The Strangled Sea - a screening and discussion

Still from 'The Strangled Sea'

A Screening and Discussion

Wednesday, October 5, 6:30 p.m.

Michelson Theater
721 Broadway, 6th Floor

Co-sponsored by the Department of East Asian Studies
and the Asian Film and Media Inititiative in the Department of Cinema Studies.

The Strangled Sea

2015, Japan, 109 minutes, in Japanese with English subtitles

Directed by Asako Kageyama and Yukihisa Fujimoto

July 2014. The construction of the infamous U.S. military base finally began in the sea of Henoko, Okinawa. We haven't listened to countless"No"s Okinawan people have said aloud. We haven't seen how they used up the last string of democratic methods to protest the base. We only know for sure that both Japan and US governments have never attempted to listened to the voice of Okinawa.

The Strangled Sea captures how the government of Japan, behind the shields of the local/state police and coast guards, forcibly proceeds the construction while violently cracking down on protesters. Nearly eighty state-operated vessels fill the sea of Henoko to surveille and suppress. Facing the fangs of state power, the elders of Okinawa recall the Battle of Okinawa (WWII) and how today’s repressive regime resembles the murderers that landed on the same island 70 years ago.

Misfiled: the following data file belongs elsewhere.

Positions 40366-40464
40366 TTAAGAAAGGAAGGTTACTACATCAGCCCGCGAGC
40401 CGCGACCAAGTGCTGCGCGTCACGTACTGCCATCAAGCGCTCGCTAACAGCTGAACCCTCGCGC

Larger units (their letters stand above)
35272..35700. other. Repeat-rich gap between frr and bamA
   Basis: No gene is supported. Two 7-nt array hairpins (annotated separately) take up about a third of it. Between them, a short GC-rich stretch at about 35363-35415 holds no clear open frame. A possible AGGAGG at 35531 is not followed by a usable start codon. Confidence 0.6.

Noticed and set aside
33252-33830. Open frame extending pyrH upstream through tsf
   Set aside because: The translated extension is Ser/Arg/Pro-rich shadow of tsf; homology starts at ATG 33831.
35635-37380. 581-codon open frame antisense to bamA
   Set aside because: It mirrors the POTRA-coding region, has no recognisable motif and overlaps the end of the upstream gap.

The fight continues under the sizzling sun, in the rain before storms. On the sea, in the street, in front of the construction trucks. Okinawans are not giving in. Is Japanese government going to murder the will of Okinawa again? Or would it be stopped? Whose sea does Henoko belong to?